End of the Line

Six days a week, at the exact same time, the locomotive slices through the stillness of the landscape. Neither the trees nor the hills take note; only the cow watches the train go by. From his cab, the engineer waves a hand in greeting and the animal responds by swishing her tail back and forth, which also serves to fan her udders. They've been repeating this ritual for years, but the engineer knows that today is the last time. He's retiring tomorrow. The idea of a future free from the drudgery of getting up at six every morning makes his mouth water. He'll have time to tend the tiny patch of grass by the door of the house he's finally paid off. He'll be able to take vacations during low season, at the discounted prices he sees advertised in the paper. He'll no longer have to try to motivate himself every morning by repeating that work is a source of dignity, or to endure the presence of his assistant, a sullen, stingy man.

The engineer pulls out of the station, his head filled with endless plans—most of which are actually feasible. He pays no attention to the winding tunnels leading to a series of rundown suburbs or the buildings lining the tracks, crowned with neon-lit advertising. He isn't taking pleasure in his final moments, or thinking that he'd never again be in charge of the locomotive's throttle or the air pressure gauge. Without realizing it—his mind wandering through a nap-filled future—he drives the train past the urban sprawl and toward a landscape where various shades of green and the intermittent smell of manure prevail. When he sees the cow in the distance, he instinctively reduces his speed, noting his assistant's look of disapproval. As he nears the cow it occurs to him that simply waving is not enough and that, given the circumstances, he really ought to do something extraordinary, like stopping the train right in front of her. He knows that's against policy but, much in the same way that for thirty years he's been incapable of breaking the rules, today he just doesn't see himself having the heart to comply with them. So he slows down, his eye on the speedometer's needle until it comes to rest at zero. Slowly—trying not to jam his spine and set off his chronic back pain—he climbs down onto the tracks. With the faltering steps of a man unaccustomed to seeing his feet when he walks, he crosses the field toward the cow. The animal, having sensed the train halting, stops swishing her tail. She turns her head to get a better look at the engineer, who gingerly—as if rather than a cow she were a lion—reaches out a hand to pet the animal. The ruminant lets out a moo that scares off the swarm of flies normally clustered around her eyes. She glances at the train. Despite the distance she can make out the thin spiral of smoke trailing up from the sullen assistant's cigarette. At the windows, passengers shout, demanding that the engineer get back there immediately. They have no time to waste, they say. This is unacceptable, they protest. They'll file complaints, they threaten. A more patient minority, however, looks on as a man who—judging by his uniform—must be the engineer hugs a cow for what seems quite some time and then, having finished, returns to the train with the satisfaction of a man who's done his duty.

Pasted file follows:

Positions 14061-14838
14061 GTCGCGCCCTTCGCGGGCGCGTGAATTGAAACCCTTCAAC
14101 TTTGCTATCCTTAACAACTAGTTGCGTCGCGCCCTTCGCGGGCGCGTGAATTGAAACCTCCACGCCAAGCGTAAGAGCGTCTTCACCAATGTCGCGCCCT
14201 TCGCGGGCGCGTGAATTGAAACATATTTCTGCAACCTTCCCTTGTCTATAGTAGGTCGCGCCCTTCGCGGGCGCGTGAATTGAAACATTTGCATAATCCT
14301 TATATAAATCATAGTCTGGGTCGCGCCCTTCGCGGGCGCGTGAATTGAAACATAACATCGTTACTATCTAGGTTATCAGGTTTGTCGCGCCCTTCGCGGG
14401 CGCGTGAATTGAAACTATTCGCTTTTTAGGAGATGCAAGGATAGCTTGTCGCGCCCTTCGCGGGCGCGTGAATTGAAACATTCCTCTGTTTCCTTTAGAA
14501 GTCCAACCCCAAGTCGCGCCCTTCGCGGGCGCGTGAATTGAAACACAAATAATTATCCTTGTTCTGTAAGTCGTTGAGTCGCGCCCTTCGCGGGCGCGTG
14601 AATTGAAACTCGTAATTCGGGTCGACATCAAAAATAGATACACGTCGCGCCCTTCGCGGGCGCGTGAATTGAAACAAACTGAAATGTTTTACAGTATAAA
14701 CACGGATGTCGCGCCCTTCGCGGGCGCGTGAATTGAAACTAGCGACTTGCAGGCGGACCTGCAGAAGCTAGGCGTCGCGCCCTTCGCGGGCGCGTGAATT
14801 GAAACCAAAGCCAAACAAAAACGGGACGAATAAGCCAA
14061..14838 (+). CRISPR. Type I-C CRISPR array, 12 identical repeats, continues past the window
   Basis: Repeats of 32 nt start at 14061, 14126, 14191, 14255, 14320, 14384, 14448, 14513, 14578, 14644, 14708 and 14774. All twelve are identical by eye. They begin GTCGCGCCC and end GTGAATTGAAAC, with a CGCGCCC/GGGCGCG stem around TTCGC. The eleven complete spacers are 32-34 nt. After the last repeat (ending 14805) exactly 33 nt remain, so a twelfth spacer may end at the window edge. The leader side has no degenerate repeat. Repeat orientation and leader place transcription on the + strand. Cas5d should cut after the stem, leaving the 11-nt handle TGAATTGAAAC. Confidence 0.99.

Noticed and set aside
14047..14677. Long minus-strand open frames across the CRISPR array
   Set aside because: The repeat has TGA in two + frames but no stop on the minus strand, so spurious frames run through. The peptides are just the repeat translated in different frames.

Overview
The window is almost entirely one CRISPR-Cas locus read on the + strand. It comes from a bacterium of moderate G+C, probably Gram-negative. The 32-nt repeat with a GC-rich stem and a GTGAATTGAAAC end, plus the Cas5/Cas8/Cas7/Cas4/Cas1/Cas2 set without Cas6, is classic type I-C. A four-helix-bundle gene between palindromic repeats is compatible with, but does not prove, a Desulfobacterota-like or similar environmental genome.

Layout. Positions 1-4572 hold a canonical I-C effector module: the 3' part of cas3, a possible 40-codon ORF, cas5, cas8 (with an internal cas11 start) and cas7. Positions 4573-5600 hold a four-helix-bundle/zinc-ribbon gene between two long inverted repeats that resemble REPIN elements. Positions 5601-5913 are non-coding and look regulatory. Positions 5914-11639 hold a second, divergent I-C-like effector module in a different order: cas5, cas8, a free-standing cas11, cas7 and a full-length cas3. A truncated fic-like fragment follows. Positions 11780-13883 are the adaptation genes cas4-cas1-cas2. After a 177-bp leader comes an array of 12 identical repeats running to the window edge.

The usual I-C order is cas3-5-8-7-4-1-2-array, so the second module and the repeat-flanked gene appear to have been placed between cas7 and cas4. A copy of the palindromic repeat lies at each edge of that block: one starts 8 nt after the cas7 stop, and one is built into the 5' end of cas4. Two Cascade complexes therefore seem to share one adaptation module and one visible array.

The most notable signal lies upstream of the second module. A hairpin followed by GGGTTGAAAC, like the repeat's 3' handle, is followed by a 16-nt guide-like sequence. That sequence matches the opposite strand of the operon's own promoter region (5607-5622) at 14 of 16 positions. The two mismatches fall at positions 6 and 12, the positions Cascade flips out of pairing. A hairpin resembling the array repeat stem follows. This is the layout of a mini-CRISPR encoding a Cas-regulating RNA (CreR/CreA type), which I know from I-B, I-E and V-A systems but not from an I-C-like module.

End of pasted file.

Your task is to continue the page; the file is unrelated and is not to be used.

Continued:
Copyright Sergi Pàmies. By arrangement with Acantilado. Translation copyright 2007 by Lisa M. Dillman. All rights reserved.